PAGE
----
How do physicians who are enrolled in graduate-level medical education programs navigate landscapes of practice? This is the question Dorene Balmer, PhD, Samuel Rosenblatt, MD, MSEd, and Don Boyer, MD, MSEd, sought to answer through their scholarship endeavors at CHOP.
From 2016 to 2020, Drs. Balmer, Rosenblatt and Boyer followed a cohort of 11 physicians who were completing the Masters in Medical Education (MSEd) program at the University of Pennsylvania’s Graduate School of Education (GSE). In this longitudinal, qualitative study, the researchers used recursive interviewing to learn how the MSEd students were experiencing the program and how they believed the program shaped who they were as medical educators over time.
“One of the benefits of longitudinal work is allowing participants the opportunity to narrate their own growth,” says Dr. Balmer. “In hearing what they had previously shared, they were able to reflect on their growth and say how they had changed.”
Dr. Rosenblatt was also going through the program at the time, which gave the team a unique perspective. Dr. Rosenblatt served as their “curious set of eyes.” The cohort of physicians opened up to him in ways they didn’t with Drs. Boyer, the co-director of the master’s program, or Dr. Balmer.
Evolving views of their role
In preparing their manuscript — which was recently published in Medical Education — Drs. Balmer, Rosenblatt and Boyer wove together common themes from each of the interviews they’d conducted based on Etienne Wenger’s work examining landscapes of practice, the collection of communities of practice that make up one’s professional world. Ultimately, the trio found that as the physician cohort moved through the program, they engaged more broadly, and their views about their roles evolved.
Their work was also rather novel.
“Nobody’s ever really studied a group of physicians in a master’s program through time,” notes Dr. Balmer. “Instead of setting aside five years to follow one group of people, a team will usually perform a cross-sectional study. In following one group over a five-year time period, you learn a lot of things that you can’t get cross-sectionally.”
The team’s work didn’t just focus on how physicians engage with the MSEd program. Their work also examined how physicians are able to take their experiences and connections and use them to create new communities of practice upon completing the program.
In thinking about how to continue their scholarship, Drs. Boyer, Rosenblatt and Balmer have launched a new study. The new study is an off shoot of their recently published work, comparing the experiences of two different cohorts of physicians who are enrolled in the master’s program — one that experienced the program in-person and one that was partially virtual due to the COVID-19 pandemic.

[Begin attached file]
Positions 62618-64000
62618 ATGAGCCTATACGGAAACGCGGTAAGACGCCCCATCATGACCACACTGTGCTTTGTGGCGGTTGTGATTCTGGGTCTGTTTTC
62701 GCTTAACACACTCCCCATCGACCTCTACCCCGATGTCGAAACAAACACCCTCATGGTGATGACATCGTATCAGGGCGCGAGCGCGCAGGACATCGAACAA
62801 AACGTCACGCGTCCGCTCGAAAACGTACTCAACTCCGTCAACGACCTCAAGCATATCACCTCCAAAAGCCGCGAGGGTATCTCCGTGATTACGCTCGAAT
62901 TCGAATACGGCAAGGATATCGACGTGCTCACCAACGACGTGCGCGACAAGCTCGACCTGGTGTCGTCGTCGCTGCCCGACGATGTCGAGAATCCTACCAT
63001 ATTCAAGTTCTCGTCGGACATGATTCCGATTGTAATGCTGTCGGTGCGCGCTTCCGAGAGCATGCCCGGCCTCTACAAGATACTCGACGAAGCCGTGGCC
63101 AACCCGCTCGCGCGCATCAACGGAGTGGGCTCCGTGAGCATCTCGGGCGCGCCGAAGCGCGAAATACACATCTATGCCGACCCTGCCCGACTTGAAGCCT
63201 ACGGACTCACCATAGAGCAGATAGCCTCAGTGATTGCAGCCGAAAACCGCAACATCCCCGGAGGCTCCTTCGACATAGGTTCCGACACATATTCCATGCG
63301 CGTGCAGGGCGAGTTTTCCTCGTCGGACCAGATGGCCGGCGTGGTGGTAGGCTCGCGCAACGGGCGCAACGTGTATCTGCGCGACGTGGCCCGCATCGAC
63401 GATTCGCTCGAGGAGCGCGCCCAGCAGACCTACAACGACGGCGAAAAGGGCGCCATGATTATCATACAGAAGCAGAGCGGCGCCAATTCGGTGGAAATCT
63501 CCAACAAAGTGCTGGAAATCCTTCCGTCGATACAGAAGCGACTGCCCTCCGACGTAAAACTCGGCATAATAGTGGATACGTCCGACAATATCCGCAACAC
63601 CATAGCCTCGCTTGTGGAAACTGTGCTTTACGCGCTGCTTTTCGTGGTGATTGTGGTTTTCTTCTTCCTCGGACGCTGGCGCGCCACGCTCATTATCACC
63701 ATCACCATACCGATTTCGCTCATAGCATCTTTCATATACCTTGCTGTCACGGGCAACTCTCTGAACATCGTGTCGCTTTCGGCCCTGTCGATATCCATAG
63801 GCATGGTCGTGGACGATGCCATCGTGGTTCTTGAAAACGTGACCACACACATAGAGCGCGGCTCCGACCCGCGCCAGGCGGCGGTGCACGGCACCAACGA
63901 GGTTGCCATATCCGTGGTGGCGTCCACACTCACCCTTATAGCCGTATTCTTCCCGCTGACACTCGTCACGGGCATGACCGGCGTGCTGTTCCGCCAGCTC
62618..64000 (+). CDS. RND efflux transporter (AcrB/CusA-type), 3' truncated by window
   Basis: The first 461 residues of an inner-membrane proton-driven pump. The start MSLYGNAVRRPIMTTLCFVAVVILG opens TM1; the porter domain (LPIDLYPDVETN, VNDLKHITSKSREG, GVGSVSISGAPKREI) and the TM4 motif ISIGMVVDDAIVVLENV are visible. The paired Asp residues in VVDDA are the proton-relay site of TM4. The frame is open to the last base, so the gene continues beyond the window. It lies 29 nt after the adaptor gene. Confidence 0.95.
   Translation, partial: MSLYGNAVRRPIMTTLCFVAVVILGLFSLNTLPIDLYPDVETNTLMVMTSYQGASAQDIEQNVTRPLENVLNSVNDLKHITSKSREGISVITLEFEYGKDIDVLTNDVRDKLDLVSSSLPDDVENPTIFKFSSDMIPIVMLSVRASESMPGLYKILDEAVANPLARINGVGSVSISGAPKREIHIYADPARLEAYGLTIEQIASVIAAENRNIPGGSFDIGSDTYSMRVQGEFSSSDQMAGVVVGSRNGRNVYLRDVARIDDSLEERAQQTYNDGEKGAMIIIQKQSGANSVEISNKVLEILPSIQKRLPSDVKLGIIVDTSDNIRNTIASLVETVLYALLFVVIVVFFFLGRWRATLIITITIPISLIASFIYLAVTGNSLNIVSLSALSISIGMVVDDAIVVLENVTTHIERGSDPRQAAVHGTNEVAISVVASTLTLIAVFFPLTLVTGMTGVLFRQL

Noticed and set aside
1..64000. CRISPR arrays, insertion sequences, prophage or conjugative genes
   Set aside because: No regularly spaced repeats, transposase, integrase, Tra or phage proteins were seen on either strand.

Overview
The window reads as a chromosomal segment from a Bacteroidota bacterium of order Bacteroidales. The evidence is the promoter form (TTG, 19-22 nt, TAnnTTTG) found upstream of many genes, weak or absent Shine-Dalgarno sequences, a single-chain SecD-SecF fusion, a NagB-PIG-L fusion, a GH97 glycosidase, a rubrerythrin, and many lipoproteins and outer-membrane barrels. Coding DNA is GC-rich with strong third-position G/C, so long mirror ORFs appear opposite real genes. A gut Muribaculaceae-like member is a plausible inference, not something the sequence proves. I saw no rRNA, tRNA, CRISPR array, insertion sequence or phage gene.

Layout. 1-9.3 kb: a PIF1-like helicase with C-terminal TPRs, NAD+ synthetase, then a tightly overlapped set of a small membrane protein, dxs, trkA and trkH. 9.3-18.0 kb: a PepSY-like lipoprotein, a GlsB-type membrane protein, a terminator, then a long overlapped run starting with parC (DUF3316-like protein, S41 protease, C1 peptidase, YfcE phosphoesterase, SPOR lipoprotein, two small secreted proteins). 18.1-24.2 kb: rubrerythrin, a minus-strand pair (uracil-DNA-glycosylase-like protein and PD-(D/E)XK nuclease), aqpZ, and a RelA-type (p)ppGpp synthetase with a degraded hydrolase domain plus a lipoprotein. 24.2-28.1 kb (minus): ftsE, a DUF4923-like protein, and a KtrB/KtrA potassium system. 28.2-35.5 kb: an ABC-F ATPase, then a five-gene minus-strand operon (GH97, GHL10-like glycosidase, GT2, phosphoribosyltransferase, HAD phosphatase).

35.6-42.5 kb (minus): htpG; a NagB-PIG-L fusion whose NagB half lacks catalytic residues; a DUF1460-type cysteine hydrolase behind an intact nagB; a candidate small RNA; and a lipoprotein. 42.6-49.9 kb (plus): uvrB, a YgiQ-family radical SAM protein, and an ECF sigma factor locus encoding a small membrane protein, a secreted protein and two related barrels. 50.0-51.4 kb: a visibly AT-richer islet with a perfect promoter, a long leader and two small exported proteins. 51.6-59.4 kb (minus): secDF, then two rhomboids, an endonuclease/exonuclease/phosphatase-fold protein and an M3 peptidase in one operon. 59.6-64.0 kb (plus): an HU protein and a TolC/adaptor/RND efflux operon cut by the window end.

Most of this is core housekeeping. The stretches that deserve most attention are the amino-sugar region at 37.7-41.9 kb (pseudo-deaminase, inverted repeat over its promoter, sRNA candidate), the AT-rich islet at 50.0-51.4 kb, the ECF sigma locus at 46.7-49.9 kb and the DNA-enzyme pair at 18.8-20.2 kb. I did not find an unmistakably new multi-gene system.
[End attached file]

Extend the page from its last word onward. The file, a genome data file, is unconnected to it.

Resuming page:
New study feeds off knowledge gained from first study
This new study is being led by Dr. Rosenblatt along with Daniel Herchline, MD, MDEd, who recently completed his hospital Medicine fellowship at CHOP and also shares the team’s passion for all things medical education. The team is eager to hear about the two cohorts’ experiences.
“In collecting data, we have the previous cohort who went through the program in-person, and now, a new cohort who went through (a large portion of) the program virtually. In looking at our data, we’ll be able to get a sense of what things have been the same and what things have been different,” says Dr. Balmer. “It’s important to emphasize that different doesn’t necessarily mean worse or better.”
For a graduate-level program that has been built largely on in-person interaction, their findings will be interesting, indeed.
“We’ve always felt strongly that the in-person component of this program has been so important,” shares Dr. Boyer. “Having this new cohort who completed the first half of the program virtually and who will come together in-person for the first time this July will be different for sure. It will be very interesting to see how this translates in terms of data.”
Key take-away themes
To pivot back to their recently published study, Drs. Balmer, Rosenblatt, and Boyer have a few key takeaways they hope people will get from their work.
“The MSEd program didn’t naturally set out to create communities of practice,” says Dr. Balmer. “They are something that often come into existence when you have a group of people assembled around a shared interest. In looking at our data, once folks moved on from the community of practice that they create in a master’s program, they’re likely to fall out of touch. This doesn’t mean the community was a failure in any way. The members of the cohort will move on and create new communities of practice where they are, thus navigating their own, unique landscape of practice.”
“From the program side, I think a lot of people apply for their master’s degree and view it as a destination, but it’s really just the start,” adds Dr. Boyer. “Hopefully, through the program, we give people a lot of tools to add to the foundation they’ve built, whether that’s at the same institution they graduated from or at a new one.”
Concludes Dr. Rosenblatt, “The transferability is a huge part of what they learn. They learn how they can build a community and seek it out.”